Dagestan’s new deputy prime minister frequently boasts of his close relationship with Ramzan Kadyrov, always emphasizing his friendly relations with the Chechen leader’s father, Ahmad-haji Kadyrov. It must be noted that nearly all key political figures in Dagestan try to elicit recognition from their Chechen neighbor to boost their own internal positions in Dagestan. A case in point is that Ramzan Kadyrov awarded Makhachev with a medal in memory of his father (http://www.gadji-makhachev.ru/content/view/8/2/).
Makhachev’s political instincts did not fail him in 2013, when he realized that the replacement of then-president of Dagestan, Magomedsalam Magomedov (http://www.corrupcia.net/articles/fact-8580.html), with Ramazan Abdulatipov, an Avar, opened new prospects for his career in his home republic. So, in January of this year, Makhachev surprised observers by exchanging his position as Dagestan’s representative in Moscow with that of the head of Kizilyurt district (http://www.regnum.ru/news/1638009.html). After two months, Makhachev left the district behind in the hands of an appointee and, in September, became a Dagestani deputy prime minister (http://www.riadagestan.ru/news/the_government_of_the/gadzhi_makhachev_naznachen_zamestitelem_predsedatelya_pravitelstva_rd_/).
Within a month of his appointment as deputy prime minister, Makhachev provoked the ire of the republican leadership and the blogger community (http://www.riadagestan.ru/news/the_government_of_the/gadzhi_makhachev_poluchil_ofitsialnoe_preduprezhdenie_ot_premer_ministra_dagestana_abdusamada_gamidova/). Appearing on a Dagestani TV program, Makhachev lashed out at the governor of Krasnodar, Alexander Tkachyov (http://www.youtube.com/watch?v=zCBMLemGyZI). He also attacked bloggers for criticizing him (http://kavpolit.com/neugodnye-dagestanskie-blogery/) and denounced a website apparently linked to the Dagestani interior ministry for abandoning the Dagestani mentality (http://kavkazpress.ru/archives/31071).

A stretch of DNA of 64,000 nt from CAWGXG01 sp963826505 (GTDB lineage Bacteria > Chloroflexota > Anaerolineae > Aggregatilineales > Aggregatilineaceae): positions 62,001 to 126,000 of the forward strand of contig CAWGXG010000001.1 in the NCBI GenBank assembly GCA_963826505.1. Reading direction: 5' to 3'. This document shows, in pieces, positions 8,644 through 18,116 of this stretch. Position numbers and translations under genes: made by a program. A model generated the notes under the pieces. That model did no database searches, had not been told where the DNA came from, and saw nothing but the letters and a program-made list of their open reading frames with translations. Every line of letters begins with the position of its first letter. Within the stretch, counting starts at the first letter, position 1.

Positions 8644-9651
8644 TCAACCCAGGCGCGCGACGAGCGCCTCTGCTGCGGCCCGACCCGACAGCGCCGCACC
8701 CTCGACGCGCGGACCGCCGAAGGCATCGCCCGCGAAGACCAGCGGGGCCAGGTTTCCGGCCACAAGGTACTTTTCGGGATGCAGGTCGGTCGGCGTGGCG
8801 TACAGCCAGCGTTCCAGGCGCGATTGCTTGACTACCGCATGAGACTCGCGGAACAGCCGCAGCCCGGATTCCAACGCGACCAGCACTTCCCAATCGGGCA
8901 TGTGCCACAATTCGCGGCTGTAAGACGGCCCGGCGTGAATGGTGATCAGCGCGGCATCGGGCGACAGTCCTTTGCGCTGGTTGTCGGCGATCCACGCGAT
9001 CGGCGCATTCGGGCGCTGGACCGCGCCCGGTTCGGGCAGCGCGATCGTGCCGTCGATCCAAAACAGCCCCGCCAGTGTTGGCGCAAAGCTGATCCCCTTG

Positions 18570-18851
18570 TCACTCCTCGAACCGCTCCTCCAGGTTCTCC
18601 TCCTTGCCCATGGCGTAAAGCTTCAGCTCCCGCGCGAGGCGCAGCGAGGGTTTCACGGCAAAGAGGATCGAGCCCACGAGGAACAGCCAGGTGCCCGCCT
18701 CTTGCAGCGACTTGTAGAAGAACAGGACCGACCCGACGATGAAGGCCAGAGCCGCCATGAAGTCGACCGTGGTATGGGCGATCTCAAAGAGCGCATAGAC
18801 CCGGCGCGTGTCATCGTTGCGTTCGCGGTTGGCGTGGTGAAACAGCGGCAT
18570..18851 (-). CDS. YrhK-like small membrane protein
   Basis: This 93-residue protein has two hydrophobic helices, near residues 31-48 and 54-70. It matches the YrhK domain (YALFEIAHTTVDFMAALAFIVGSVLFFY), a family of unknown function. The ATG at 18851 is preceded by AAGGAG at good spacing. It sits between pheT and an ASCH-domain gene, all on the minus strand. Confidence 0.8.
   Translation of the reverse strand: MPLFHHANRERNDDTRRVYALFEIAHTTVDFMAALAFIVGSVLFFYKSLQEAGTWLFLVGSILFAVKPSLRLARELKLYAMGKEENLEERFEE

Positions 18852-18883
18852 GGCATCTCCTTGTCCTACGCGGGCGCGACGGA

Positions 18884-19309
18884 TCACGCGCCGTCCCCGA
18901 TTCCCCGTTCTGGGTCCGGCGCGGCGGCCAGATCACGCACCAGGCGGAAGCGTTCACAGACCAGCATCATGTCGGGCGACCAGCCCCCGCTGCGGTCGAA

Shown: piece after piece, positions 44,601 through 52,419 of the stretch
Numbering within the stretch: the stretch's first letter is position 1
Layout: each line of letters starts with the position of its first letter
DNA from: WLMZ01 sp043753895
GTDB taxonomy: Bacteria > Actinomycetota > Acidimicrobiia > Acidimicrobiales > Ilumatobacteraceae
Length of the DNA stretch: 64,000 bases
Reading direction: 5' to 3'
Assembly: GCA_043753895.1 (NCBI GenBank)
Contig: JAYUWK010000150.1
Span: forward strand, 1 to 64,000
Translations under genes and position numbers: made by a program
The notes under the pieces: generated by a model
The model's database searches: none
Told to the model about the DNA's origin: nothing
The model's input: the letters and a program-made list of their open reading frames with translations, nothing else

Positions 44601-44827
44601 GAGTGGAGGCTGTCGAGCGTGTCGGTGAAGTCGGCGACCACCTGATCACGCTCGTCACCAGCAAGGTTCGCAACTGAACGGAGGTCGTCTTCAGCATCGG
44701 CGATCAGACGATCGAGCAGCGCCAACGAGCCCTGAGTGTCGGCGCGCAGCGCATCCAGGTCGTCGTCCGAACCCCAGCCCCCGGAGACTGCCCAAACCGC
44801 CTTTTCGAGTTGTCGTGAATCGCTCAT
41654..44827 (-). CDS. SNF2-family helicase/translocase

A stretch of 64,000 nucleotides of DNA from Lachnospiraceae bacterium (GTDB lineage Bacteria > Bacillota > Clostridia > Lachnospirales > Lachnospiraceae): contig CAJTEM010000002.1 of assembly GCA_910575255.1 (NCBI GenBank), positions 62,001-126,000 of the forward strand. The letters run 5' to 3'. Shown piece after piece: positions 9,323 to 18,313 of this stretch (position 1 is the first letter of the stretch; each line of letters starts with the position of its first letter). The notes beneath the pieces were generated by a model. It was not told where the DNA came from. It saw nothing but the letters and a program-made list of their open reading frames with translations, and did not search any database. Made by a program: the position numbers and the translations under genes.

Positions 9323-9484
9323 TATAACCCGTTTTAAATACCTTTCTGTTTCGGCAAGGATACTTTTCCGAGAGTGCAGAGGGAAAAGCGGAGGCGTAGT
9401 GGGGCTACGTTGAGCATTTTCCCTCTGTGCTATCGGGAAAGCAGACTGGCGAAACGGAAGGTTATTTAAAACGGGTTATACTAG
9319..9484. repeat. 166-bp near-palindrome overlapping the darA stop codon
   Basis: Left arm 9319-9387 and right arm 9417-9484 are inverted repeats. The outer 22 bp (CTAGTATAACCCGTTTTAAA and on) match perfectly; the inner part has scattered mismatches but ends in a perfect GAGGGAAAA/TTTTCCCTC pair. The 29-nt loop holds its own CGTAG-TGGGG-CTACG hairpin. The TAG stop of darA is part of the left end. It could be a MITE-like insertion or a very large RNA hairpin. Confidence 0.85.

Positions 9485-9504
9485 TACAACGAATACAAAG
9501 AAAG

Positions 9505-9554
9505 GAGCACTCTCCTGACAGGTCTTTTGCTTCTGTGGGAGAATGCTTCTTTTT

In the wake of these public disputes, Dagestani Prime Minister Abdusamad Gamidov prohibited members of the government from making political statements not coordinated with the republican leadership. This rule, which limits the activities of such politicians as Makhachev, is likely to result in further conflicts.
Thus, the appointment of Gaji Makhachev was probably a move designed to contain his influence during the period of a transition of power in Dagestan. It is not hard to foresee that the conflict will continue and that Makhachev’s resignation as Dagestani deputy prime minister will happen under the usual pretext of a governmental reorganization.